The use of song and movement to create a multicultural curriculum for early childhood music education in Kenya
Andang'o, Elizabeth J. A.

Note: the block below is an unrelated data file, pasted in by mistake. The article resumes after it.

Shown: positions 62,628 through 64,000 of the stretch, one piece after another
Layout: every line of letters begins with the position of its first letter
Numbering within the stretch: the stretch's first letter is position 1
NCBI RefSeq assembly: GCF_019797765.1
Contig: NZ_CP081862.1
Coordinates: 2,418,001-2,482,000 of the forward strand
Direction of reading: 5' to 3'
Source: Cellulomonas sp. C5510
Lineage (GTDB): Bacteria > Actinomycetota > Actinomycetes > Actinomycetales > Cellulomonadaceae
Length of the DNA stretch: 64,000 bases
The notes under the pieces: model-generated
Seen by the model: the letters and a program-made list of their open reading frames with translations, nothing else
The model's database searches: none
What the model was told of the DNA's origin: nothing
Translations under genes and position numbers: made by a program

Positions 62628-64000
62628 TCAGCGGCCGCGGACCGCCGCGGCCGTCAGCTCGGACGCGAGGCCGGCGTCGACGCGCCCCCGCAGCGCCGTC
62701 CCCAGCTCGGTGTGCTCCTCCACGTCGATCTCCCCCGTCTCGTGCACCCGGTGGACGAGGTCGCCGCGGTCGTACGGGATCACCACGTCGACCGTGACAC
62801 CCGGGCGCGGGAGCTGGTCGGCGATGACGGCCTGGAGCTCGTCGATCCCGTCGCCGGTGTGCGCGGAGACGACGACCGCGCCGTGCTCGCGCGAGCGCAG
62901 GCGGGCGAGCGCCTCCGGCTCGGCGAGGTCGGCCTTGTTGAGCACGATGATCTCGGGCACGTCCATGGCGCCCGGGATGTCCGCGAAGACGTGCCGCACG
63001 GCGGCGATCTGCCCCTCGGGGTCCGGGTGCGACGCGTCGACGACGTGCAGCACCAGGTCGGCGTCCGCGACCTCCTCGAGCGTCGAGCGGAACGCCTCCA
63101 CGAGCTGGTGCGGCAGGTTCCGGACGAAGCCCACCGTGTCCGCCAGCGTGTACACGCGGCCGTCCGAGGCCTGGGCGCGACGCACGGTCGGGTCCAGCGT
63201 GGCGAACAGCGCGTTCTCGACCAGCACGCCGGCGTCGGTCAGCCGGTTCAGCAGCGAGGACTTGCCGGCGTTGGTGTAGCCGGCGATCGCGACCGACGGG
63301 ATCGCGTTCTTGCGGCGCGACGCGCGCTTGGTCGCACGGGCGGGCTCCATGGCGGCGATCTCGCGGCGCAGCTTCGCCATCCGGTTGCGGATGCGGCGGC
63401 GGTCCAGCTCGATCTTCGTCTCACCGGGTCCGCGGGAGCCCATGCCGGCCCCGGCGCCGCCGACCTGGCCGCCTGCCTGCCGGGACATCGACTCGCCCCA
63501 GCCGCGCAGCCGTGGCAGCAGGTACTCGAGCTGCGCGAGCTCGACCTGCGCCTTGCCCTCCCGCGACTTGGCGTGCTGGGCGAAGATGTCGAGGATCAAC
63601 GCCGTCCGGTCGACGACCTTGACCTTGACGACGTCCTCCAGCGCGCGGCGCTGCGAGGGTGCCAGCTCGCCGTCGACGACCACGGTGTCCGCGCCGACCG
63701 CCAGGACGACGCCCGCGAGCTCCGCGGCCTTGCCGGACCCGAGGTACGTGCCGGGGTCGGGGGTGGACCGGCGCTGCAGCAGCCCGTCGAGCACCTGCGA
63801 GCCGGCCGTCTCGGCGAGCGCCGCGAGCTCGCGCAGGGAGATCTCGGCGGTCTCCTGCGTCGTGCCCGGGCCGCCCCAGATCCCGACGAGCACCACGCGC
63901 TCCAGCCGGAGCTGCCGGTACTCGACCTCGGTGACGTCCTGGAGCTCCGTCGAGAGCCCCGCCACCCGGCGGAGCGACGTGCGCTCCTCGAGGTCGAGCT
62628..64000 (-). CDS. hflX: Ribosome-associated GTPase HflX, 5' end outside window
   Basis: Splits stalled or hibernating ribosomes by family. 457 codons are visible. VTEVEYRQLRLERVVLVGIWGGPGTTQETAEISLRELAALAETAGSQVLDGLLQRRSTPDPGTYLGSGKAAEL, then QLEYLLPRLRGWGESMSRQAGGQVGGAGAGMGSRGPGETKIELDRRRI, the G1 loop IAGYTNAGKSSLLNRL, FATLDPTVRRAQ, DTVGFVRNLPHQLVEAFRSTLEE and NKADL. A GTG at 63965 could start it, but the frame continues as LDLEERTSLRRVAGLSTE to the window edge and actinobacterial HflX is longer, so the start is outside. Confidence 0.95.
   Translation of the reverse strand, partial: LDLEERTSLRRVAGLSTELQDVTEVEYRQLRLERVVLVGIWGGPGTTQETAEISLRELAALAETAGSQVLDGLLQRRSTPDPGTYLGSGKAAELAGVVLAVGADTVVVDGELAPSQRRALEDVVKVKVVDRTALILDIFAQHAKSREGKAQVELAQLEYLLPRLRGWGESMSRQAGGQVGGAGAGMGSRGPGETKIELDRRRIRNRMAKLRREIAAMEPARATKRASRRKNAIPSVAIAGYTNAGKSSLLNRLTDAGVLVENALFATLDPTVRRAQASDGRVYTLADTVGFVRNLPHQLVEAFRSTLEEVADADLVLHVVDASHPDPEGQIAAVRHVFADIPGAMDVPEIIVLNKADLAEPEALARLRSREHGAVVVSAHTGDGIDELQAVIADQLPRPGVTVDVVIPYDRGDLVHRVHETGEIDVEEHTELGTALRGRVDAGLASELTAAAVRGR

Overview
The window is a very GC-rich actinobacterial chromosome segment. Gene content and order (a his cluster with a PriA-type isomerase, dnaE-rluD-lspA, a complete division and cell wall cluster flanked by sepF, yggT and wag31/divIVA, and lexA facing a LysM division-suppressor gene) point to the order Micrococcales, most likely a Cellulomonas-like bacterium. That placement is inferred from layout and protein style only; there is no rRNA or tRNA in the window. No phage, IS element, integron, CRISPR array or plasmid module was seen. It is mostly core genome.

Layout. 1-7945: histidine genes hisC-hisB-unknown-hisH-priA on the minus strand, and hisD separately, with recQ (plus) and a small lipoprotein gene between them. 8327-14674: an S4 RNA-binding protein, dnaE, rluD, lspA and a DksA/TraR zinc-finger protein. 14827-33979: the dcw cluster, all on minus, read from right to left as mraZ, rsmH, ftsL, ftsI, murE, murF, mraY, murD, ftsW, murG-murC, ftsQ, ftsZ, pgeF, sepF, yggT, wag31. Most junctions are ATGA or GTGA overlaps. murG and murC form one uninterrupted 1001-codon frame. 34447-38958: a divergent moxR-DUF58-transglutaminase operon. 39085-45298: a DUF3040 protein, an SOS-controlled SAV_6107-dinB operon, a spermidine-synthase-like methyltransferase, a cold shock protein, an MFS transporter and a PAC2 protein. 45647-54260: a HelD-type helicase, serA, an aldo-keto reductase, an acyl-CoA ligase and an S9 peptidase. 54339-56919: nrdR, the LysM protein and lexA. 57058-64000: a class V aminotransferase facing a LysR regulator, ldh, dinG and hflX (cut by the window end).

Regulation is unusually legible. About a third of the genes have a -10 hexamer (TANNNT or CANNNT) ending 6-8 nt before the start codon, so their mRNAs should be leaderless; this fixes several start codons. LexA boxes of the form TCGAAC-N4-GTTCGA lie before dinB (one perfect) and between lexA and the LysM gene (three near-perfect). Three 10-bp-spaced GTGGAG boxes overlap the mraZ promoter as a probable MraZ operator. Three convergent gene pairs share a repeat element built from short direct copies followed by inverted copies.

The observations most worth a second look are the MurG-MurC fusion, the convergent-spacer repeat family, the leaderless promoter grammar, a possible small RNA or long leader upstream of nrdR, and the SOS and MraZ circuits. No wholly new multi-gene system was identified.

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Early childhood musical development has gained research prominence in recent years. Researchers and early years' educators, in response to findings that musicality begins before birth, are continually seeking ways to tap the undeveloped musical potential inherent in young children. The influence of nature and nurture in child and musical development and the extent to which each influences growth also continue to invite more investigation. A credit to social anthropology, culture as an aspect of nurture is now regarded as a key determinant in the whole growth process. Furthermore, with increasing global integration, multiculturalism has become a living reality in its different contexts. It is especially a reality in music educational settings, where teachers are faced with myriad challenges and opportunities to explore diverse musics for the purpose of societal cohesion. This research considered both early childhood musical development and multiculturalism, with the aim of creating a curriculum addressing both developmental stages and multiculturalism in early childhood, for the purpose of developing children's musicality and finding ways in which it could be applied to their education. Research procedures included a descriptive investigation and a quasi experiment. Descriptive investigations, carried out on preschool teachers (n=130) from 21 Day Nursery schools in Nairobi, were applied to examine musical activities in preschools, as well as teachers' experiences in instructing children in music and movement activities, and the use of music in other learning activities. The quasi experiment involved examining the viability of multicultural Kenyan music as part of the existing repertoire children perform, and exploring ways in which it could be incorporated into a curriculum for early childhood education. Children from 3 preschools (n=78) underwent an intervention based on the objective of teaching multicultural musical activities, and through them, experiencing the various elements of music as well as the delineated meanings of music, both of which could be applied to other learning activities. Key findings revealed that new forms of children's music have evolved in playground activities as a result of the dynamism of culture. It was also found that despite the passage of time, older music forms still existed. Teachers were found to have an understanding of the difference between the use of music to achieve extramusical goals and the teaching of music to gain a deeper understanding of it as a discipline. However, the study found that there was a necessity to develop education in music further, both for its own sake and in order to use it more effectively in early childhood education. Finally, the study found that children had a positive response to multicultural music. It was therefore proposed that more variety of interactive multicultural music be introduced in preschools, accompanied with a variety of musical activities